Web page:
What is a SCOBY?
A SCOBY is a cellulose mat that houses the bacteria and yeast cultures that turn sweet tea into kombucha. A new or “baby” SCOBY is produced each time you make kombucha, and the SCOBY also helps turn sweet tea into more kombucha. It’s basically the means through which kombucha replicates itself.
It’s similar to how sourdough bread bakers have a “mother” dough or sourdough “starter.” That starter is a unique collection of yeasts that needs to be “fed” with flour and water and is used to make more loaves of sourdough. It’s the exact same story, except instead of flour and water, SCOBYs need to be fed with tea and sugar. And instead of producing sourdough, SCOBYs produce kombucha.
Kombucha SCOBYs go by a lot of names:
The mother culture
The kombucha culture
The mushroom (which is inaccurate; it’s not a mushroom)
But “SCOBY” is the most common term used by kombucha home brewers. It stands for Symbiotic Culture of Bacteria & Yeast.
A new “baby” SCOBY will usually grow across the top surface of your liquid with each new batch of kombucha. So it'll take the shape of whatever vessel you brew in. Oftentimes, it’ll be attached to your original “mother” SCOBY and will
look like a layer on top. But if they’re not attached, that’s perfectly fine as well. You can separate them from each other to make smaller SCOBYs to brew other gallons of kombucha or to share with others.
SCOBYs are usually cream to light tan in color and usually get brown-er over time. But healthy SCOBYs come in a variety of shapes, sizes and colors depending on the brewer, their environment and the ingredients used. For a small sample of what a normal/healthy SCOBY looks like, check out the SCOBY gallery.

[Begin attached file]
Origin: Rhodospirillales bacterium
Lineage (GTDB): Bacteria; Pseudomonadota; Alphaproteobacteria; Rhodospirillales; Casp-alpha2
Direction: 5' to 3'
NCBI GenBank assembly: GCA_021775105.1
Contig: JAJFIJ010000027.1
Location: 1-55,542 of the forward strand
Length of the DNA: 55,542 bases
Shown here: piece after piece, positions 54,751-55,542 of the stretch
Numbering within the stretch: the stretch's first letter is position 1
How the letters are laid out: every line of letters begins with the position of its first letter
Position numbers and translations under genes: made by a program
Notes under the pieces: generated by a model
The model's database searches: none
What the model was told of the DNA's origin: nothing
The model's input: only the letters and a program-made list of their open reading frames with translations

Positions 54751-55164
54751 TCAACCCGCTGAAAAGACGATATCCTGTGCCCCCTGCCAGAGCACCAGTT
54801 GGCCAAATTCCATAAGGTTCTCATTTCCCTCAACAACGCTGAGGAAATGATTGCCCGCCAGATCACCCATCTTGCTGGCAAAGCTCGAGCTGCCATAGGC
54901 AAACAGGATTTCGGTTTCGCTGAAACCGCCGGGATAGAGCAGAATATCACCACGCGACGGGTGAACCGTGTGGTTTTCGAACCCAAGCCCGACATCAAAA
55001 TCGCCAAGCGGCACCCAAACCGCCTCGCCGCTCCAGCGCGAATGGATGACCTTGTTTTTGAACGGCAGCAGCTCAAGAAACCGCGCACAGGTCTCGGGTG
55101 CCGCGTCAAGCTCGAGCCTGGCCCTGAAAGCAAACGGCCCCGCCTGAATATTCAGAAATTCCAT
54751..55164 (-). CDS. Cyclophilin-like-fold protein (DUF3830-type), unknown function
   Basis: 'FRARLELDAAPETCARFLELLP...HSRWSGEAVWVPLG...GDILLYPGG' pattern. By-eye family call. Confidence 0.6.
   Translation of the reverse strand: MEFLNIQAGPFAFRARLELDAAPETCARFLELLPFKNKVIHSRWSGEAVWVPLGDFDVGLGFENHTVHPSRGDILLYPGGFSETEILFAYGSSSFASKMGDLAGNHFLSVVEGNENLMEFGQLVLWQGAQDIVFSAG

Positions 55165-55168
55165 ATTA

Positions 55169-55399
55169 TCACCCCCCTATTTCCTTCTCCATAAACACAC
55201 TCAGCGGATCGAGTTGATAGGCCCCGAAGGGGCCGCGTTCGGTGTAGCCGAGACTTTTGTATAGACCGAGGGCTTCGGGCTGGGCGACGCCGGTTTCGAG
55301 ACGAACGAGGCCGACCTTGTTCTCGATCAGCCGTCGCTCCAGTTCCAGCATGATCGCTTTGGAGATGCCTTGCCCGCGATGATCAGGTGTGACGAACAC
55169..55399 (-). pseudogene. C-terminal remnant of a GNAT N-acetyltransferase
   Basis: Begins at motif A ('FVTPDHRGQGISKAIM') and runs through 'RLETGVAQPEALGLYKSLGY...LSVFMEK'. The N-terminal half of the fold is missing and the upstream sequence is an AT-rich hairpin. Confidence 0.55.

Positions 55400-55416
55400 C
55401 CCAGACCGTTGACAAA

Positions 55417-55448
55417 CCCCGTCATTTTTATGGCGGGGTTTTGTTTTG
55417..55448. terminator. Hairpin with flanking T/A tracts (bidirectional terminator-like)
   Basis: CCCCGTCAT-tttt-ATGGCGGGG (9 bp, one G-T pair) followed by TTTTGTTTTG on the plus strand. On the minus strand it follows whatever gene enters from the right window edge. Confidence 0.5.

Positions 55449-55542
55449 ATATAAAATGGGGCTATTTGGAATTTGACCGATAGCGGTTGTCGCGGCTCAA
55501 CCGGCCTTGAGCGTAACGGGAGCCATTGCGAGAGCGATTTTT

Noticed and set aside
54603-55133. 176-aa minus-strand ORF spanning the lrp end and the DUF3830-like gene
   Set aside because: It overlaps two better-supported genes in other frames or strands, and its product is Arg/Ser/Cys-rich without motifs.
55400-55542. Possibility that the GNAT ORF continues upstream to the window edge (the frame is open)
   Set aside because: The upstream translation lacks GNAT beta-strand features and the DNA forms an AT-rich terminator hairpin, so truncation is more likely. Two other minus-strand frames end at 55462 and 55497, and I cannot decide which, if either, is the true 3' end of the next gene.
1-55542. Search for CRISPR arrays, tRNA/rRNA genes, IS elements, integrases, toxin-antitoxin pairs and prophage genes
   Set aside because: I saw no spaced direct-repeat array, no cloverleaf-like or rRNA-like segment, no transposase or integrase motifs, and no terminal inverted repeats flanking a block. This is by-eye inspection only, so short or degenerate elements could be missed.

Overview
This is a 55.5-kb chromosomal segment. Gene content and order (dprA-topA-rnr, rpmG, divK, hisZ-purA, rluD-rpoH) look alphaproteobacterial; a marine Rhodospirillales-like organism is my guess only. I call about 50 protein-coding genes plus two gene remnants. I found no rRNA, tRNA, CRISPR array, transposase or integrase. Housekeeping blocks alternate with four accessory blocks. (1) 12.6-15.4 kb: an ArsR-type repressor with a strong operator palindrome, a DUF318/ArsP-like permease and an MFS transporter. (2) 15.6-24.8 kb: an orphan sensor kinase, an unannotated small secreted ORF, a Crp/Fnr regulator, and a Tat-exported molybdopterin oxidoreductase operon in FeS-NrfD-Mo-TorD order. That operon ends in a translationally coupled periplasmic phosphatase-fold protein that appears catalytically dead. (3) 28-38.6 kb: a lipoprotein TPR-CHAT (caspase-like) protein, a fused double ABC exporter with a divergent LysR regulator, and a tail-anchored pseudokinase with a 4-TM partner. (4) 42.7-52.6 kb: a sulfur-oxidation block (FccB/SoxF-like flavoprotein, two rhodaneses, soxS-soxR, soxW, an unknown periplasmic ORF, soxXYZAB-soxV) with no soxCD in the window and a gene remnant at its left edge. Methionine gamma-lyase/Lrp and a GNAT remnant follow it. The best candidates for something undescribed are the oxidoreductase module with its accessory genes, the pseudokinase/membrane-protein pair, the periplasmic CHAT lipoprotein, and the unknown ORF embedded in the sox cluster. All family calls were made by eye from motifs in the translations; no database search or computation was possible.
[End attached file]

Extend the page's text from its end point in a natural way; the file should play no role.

What’s the purpose of a SCOBY?
Many people theorize that the SCOBY forms across the top of the brewing vessel to help create a barrier between the liquid and the air above it. By creating at least a bit of a “seal,” it’s an added layer of protection to prevent dirt/other bad bacteria or microbes from coming into contact with the brew. Oftentimes, I find that my finished, fermented kombucha has at least a little bit of carbonation (even though I only cover my brew vessels with a cloth). Even though there’s no airtight cover on my brew, small amounts of carbon dioxide can build up in the liquid just because the SCOBY created a natural “lid.”
The SCOBY is also acts as a “house” that bacteria and yeast can live in and latch on. You may see some stringy, brown yeast attached to a SCOBY. That’s perfectly fine — those yeasts are your friend.